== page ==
Nuclear power importantly also has bipartisan support in the US with the latest nuclear innovation bill passing through Congress 361 votes to 10. This is important as it supports the deployment of advanced reactors that will be able to produce nuclear power at much lower costs. Future president Biden also specifically calls out the development of advanced nuclear reactors in his clean energy plan. Staunch supporters of nuclear power such as Bill Gates who advocate it’s widespread use also help with its “social” acceptance. Although Centrus would be moderately successful with its current business, the advancement of nuclear reactors is where the upside of Centrus lies.
Although its enrichment operations in Ohio and Kentucky were no longer economically feasible to provide LEUs post Fukushima, Centrus has kept it’s IP and has put hundreds of millions of dollars in centrifugal technology R&D in its Oak Ridge facility. Centrus Energy recently partnered with the DOE for a 150mm dollar startup to manufacture HALEU (High assay low enrichment uranium). This essentially is fuel that has 4x the amount of uranium that traditional uranium reactors use. The benefit of this fuel is higher efficiency and lower costs enabling companies to build smaller reactors, making construction much cheaper which is the main bottleneck to building these facilities. Centrus has also partnered with Terrapower and several other companies to provide them with this fuel for their advanced nuclear reactors.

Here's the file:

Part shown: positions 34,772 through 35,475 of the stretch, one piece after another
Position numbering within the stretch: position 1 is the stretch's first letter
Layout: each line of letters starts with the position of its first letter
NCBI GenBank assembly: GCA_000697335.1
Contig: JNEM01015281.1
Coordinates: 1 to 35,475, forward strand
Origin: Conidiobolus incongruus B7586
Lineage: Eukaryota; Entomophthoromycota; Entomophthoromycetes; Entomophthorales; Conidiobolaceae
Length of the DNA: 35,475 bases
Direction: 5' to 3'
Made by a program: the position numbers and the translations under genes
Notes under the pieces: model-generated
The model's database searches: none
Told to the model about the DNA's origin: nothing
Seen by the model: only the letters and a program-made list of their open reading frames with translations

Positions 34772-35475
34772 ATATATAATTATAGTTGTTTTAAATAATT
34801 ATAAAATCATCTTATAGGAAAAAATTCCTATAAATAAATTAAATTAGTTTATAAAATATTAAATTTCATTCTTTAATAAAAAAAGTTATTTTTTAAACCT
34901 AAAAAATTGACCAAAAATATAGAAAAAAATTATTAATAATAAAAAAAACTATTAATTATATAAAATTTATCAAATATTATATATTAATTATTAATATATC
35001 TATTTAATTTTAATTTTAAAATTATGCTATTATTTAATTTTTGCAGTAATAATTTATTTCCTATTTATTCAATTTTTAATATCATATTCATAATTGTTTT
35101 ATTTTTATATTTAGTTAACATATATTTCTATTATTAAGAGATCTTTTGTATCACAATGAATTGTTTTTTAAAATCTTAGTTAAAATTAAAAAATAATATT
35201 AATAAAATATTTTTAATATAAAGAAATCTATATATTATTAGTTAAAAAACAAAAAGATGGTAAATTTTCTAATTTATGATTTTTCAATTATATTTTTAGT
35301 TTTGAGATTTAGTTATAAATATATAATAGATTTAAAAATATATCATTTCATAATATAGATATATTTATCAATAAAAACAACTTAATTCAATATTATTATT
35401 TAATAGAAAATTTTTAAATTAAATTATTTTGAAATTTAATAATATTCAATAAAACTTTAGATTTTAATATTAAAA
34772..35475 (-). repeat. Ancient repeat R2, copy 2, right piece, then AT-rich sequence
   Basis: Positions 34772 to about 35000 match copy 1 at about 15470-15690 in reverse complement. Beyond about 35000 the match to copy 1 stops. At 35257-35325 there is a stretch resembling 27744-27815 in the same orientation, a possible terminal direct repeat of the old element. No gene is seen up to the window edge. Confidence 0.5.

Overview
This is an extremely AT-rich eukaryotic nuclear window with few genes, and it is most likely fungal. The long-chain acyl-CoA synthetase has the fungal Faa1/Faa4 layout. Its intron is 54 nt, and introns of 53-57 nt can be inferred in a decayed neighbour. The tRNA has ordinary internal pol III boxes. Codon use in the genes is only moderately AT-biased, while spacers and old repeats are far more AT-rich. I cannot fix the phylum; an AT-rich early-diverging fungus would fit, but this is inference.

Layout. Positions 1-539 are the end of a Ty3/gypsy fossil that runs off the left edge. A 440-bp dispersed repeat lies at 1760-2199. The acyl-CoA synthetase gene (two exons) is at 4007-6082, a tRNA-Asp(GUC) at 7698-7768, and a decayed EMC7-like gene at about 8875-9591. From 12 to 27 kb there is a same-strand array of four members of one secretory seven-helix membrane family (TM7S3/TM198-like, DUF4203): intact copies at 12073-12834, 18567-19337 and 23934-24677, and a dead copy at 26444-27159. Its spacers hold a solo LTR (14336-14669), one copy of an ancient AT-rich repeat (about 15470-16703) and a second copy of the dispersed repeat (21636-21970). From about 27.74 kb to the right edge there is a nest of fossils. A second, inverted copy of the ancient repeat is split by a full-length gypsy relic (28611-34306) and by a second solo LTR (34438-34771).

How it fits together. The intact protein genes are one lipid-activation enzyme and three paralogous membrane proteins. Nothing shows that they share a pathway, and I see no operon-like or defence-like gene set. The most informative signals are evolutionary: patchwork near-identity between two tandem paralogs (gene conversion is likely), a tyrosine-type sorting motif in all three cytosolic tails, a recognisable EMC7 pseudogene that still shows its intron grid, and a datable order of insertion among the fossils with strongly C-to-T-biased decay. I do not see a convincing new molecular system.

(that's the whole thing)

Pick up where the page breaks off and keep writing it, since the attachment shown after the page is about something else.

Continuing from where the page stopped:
The DOE partnered with Centrus as it is the only unobligated US owned enrichment company. This is a key stipulation in any nuclear material the government obtains, the material nor the technology can come from foreign sources. For commercial purposes, utilities can buy from foreign sources, the only LEU enrichment facility in the US is in New Mexico owned by a consortium of European countries. This facility enriches uranium to 5% and has not yet obtained a license to enrich up to 20%. This stems from heavy regulation and also shows why several companies have chosen to partner with Centrus.
HALEU is a pressing need for new nuclear reactors given its advantage and has been listed as the main concern at the Advanced Nuclear Developers summit in April 2020. The following letter the NEI sent to the DOE shows projected HALEU needs in 2035, going from about three metric tons to be used in 2021 to five hundred tons in 2035, representing a CAGR greater than 40%!